Cape Town

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Dazzled. That’s the word. Also totally smitten. I have run out of words to describe the beauty and wonder of South Africa. Gorgeous, amazing, stunning, awesome, fantastic. I’m sure I’ve used them all and none too sparingly. But I have yet to evoke that amped up state of my emotions, the it’s-so-great-to-be-alive exhilaration that I almost always experience when I travel to new places. I mean, it’s great to hang out at the beach or spend a week or two doing your favorite activity with your favorite people, but for us anyway, the relaxation and rejuvenation we are meant to reap from a good vacation is not enough. It does not approach the thrill of discovering new places and new people. We are so charged up! Still! And continue to discuss, remember, research, and learn more and more. We are improving our history and our geography and my cooking repertoire. We are looking at everything differently. So cool.

So Cape Town. Steep hills rolling to the sea à la San Francisco. White gleaming houses, aqua seas, pure white sand. A youthful, vibrant place, full of hip young people, international restaurants, colorful markets, singsong voices. A busy port with commercial and pleasure boats from all over the world chugging through the harbor. If I could go to only one place in South Africa, this would be it. Strolls through leafy parks, a glass of wine in an outdoor cafe facing the market, the red bus ride up to the cable car to Table Mountain. We *loved* it!

Quickly, a few details. Driving from Waterkloof along the coast was a little chaotic. Too much traffic, and the coastal toll road at Camps Bay was closed due to the recent fires and high wind. But an oasis awaited us at 4 Rosmead Boutique Hotel under the shadow of Table Mountain. This was our favorite hotel of all the wonderful ones we stayed in. The service was extraordinary and the decor stunning. Sonia and Nadine were so kind and helpful. In a hilly residential neighborhood, it was walkable to the Green Market Square and to the many restaurants on Kloof Street. I might have liked to have been directly on the water, but aside from that it was a lovely place to stay.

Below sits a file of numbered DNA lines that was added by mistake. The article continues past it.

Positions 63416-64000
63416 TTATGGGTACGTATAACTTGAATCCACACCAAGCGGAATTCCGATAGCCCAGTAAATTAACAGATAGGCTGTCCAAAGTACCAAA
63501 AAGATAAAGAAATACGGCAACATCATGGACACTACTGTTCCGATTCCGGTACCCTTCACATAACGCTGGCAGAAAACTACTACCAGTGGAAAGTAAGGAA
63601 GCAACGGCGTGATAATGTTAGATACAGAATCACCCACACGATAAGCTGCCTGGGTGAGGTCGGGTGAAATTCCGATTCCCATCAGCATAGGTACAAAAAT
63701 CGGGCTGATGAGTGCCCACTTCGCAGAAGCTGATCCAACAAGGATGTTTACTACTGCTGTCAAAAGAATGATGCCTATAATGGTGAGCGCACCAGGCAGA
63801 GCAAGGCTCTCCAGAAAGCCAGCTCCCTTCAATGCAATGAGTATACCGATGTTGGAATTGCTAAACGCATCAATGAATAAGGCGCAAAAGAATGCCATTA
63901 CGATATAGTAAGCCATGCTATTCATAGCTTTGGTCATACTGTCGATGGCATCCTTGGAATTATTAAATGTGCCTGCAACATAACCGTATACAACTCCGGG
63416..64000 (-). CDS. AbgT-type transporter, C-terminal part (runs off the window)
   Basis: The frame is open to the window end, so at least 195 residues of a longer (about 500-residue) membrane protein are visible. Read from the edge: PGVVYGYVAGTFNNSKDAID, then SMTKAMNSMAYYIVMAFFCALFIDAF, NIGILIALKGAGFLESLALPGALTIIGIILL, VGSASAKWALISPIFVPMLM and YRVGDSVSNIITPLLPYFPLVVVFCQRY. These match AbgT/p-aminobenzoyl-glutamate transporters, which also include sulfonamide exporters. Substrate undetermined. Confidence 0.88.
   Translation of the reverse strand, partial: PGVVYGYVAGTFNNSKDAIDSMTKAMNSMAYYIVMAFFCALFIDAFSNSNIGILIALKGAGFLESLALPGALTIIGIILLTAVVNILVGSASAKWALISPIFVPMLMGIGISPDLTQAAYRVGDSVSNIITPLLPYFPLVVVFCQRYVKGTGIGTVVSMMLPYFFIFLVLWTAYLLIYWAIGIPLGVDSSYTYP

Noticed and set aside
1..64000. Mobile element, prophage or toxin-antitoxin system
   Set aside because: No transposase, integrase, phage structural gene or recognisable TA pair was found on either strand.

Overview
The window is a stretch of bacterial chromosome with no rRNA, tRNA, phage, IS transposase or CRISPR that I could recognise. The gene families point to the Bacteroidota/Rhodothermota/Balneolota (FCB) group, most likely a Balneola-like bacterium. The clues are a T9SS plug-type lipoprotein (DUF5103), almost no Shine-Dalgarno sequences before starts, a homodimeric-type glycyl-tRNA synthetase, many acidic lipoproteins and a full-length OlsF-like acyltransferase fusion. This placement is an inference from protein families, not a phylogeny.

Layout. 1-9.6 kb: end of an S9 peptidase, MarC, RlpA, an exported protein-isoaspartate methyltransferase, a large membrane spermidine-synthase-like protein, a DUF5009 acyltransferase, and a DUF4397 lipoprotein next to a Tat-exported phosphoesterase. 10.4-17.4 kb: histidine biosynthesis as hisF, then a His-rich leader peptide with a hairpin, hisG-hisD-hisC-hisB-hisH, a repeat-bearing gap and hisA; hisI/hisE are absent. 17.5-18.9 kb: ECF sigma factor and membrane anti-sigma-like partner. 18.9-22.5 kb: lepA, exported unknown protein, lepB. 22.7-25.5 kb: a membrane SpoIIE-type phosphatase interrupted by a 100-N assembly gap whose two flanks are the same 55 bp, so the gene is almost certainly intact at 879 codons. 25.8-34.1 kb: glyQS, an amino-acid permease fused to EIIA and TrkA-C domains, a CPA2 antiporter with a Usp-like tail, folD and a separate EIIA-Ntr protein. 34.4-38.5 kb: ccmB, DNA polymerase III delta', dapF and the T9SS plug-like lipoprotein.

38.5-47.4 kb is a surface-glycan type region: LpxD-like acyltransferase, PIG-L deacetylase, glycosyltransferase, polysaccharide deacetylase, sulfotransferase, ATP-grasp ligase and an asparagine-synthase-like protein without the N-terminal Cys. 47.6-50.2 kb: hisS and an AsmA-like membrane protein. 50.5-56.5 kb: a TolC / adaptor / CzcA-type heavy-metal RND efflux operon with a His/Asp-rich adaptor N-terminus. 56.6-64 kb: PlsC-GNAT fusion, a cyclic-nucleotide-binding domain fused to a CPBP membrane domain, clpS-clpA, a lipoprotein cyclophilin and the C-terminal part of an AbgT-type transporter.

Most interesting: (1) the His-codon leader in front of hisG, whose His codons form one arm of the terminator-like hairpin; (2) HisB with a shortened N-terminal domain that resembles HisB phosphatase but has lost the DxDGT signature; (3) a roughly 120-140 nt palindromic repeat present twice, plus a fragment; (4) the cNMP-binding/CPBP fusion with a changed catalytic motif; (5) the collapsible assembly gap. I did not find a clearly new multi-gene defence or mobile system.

We did make it to the Victoria and Alfred (no not Albert) Waterfront one evening. It is a 21st century dining and shopping mecca–not really our kind of place, since it is basically an outdoor mall, but the setting was dramatic and the atmosphere was fun. It’s a highlight for many tourists, and I understand why.

Restaurants to recommend:

  • Cafe Bellini on Green Market Square – best real Italian food we’ve had out of Italy!
  • Manna Epicure on Kloof Street – a place to eat serious meat – South African Barbecue (Braai)!
  • Karibu Great outdoor venue on the V & A Waterfront to sample South African specialties! Our server, Evidence, was a delight, as was my bobotie!
  • Fork – really wonderful tapas on a balcony above the town- maybe the best wine we had? And sticky toffee pudding for dessert!
  • Kloof Street House – charming venue and very hip younger international crowd but uneven service, eating al fresco marred by smokers and loud conversations, and food just okay. Looked good if you were young and just starting out a night on the town though.
  • There’s also a place on Kloof Street called Cafe Paradiso, but book ahead – we couldn’t get in.

Make sure you buy a beaded animal at Monkey Biz to support the cause–creating self sufficient women artists and entrepreneurs. We had noticed the beautiful works at Four Rosemead and inquired about where to find them. Sure, you can find tons of beaded sculptures in the market and in souvenir stores everywhere, but this place was special. Each work is signed by the woman who created it, and she is paid by Monkeybiz directly, who then sell the works, returning all profits to the women.  It has been proven that women who earn their own money spend it on the health and education of their children. It can make such a difference! When the money goes to their husbands, well…We were delighted to hear the story of Mathapelo Ngaka, who was discovered in the townships (shanty towns) by ceramicist Barbara Jackson, and who now travels the world for this cause. She was so jubilant and hopeful. Truly an inspiration.